India hopes for normal monsoon and hike in interest rates to bring down inflation by year end

A combination of normal rainfalls aiding bumper agriculture output and the Reserve Bank of India (RBI) further hiking interest rates to cut easy money in the system hold key to bringing down multi-year high inflation triggered by surging food and fuel prices, economists said.

Although the government has room to further reduce excise duty on petroleum products to contain inflation from the fiscal side, emphasis will be on monetary policy to control price pressures, they added.

While retail inflation rose 7.04 per cent in May year-on-year, slightly down from 95-month high of 7.79 per cent in April, wholesale or WPI inflation rose to a record high of 15.88 per cent in May. Three-fourths of the price rise is coming from food items and a normal monsoon will help cool it down as it will boost production and replenish stockpiles.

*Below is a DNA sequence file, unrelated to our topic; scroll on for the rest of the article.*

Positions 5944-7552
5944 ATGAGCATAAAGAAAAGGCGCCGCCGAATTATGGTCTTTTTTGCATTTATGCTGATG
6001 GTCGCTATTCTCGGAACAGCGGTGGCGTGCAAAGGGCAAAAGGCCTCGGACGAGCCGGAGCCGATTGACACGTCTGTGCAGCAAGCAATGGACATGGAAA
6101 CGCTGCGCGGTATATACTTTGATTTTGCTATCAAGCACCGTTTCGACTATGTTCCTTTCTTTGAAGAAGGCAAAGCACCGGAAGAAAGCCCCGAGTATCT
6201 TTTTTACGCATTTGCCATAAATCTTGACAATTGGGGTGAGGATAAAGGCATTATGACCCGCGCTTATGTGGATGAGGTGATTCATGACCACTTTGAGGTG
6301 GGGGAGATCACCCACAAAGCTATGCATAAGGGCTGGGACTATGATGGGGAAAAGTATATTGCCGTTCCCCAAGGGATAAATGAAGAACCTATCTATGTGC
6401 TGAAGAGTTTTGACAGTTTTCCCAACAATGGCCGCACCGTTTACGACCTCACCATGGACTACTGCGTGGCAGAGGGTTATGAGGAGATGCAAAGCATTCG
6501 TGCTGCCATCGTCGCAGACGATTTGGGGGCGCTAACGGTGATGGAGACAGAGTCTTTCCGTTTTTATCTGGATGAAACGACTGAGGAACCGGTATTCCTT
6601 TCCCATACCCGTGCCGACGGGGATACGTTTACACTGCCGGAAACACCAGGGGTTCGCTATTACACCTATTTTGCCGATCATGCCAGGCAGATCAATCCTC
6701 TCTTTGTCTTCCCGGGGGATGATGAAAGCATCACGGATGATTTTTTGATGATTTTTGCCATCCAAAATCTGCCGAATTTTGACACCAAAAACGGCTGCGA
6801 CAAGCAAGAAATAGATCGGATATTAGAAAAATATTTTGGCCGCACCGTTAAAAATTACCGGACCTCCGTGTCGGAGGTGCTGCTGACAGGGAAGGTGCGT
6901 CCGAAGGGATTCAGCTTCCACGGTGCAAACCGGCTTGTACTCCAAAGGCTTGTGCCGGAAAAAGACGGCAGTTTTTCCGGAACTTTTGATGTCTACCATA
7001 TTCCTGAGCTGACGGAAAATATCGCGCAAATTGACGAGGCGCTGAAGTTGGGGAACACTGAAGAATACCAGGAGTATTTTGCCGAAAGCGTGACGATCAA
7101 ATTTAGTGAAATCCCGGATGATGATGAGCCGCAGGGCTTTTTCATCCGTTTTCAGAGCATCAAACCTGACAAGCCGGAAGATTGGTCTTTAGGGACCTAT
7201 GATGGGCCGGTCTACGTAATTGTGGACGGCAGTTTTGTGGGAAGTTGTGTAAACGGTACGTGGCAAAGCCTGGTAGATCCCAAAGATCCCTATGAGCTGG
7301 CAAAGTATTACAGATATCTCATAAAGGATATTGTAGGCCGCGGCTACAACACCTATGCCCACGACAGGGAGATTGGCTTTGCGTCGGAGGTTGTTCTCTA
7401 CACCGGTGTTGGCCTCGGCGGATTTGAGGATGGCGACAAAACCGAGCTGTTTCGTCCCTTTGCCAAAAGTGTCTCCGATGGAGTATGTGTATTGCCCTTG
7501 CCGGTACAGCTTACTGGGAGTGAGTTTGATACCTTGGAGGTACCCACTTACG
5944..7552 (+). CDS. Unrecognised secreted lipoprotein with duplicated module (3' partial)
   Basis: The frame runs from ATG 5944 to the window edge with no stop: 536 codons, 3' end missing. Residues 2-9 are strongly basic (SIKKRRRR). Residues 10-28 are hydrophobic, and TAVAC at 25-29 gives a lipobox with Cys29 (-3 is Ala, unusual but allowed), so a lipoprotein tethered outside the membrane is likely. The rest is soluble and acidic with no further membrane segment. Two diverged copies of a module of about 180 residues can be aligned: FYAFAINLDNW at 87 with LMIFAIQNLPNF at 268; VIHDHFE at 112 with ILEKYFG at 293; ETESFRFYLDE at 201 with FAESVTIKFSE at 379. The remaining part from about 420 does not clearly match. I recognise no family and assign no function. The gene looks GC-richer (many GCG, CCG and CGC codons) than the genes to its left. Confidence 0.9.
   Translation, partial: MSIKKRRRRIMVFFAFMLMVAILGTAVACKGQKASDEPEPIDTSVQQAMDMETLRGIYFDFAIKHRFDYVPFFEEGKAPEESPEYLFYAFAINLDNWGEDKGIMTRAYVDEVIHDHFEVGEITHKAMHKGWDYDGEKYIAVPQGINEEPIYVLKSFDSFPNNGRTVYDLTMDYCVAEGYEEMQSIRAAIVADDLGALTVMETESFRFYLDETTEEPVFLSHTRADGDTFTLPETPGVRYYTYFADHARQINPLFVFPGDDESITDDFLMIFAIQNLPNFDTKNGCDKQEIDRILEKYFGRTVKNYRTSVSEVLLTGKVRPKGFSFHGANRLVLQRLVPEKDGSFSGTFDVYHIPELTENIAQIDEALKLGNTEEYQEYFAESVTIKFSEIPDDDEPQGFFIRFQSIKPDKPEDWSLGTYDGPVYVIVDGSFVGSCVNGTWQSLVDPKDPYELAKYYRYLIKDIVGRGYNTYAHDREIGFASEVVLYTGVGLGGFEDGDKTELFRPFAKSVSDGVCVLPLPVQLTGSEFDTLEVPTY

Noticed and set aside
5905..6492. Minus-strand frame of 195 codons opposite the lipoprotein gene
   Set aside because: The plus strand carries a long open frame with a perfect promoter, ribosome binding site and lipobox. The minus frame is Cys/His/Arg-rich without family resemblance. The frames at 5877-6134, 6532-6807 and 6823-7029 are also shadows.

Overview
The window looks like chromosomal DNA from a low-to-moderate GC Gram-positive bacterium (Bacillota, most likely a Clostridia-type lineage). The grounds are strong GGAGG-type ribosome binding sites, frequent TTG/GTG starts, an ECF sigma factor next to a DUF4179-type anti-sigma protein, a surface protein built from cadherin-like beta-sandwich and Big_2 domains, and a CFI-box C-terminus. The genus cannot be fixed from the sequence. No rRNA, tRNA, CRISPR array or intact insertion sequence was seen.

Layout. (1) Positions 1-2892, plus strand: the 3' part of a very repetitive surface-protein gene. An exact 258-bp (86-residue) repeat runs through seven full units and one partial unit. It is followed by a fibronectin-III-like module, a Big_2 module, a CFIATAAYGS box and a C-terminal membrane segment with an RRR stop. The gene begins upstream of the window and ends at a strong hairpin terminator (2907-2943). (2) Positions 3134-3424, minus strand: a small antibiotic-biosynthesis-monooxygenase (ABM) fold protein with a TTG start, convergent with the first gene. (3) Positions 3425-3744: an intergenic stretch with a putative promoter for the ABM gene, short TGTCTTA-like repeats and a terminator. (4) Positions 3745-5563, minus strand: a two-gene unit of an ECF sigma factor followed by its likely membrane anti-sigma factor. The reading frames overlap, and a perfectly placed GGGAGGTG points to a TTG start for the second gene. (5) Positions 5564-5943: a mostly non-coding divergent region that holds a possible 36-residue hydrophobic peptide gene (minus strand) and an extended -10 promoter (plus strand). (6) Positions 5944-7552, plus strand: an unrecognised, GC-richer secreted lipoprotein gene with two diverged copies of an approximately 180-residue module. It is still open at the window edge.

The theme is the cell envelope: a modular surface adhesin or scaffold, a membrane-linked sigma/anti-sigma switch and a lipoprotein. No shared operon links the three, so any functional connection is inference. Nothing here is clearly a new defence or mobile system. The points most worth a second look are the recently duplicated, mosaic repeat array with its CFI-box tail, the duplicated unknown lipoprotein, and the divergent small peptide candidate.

The RBI has already raised interest rates by 90 basis points after inflation remained above its 2-6 per cent target band for a fifth straight month and is expected to hike interest rates by another 80 bps, they said. For the common man, the price hike is drilling a hole in pocket.

Edible oil prices, which had been a major factor contributing to the inflation, have started to ease a bit with leading players announcing some reduction.

India Ratings and Research expects another 50-75 bps hike in the reminder of FY23, he added. Moody’s Analytics expects the benchmark repo rate to be increased by another 60 to 80 basis points in 2022.

In the bi-monthly monetary policy, RBI earlier this month upped the inflation projection for the ongoing fiscal by 100 basis points to 6.7 per cent. Prices of all commodities have increased substantially in the recent past. Right from vegetables, school fee, bus charges to home loans, everything is shooting up.

Taking advantage of the reduction in interest rates, many opted for home loans. During COVID pandemic, interest rates were about 6.5 percent and it has now gone up to 7.3 to 7.5 per cent. This difference in the interest rate is sending the monthly budget of middle-income groups, especially employees haywire.

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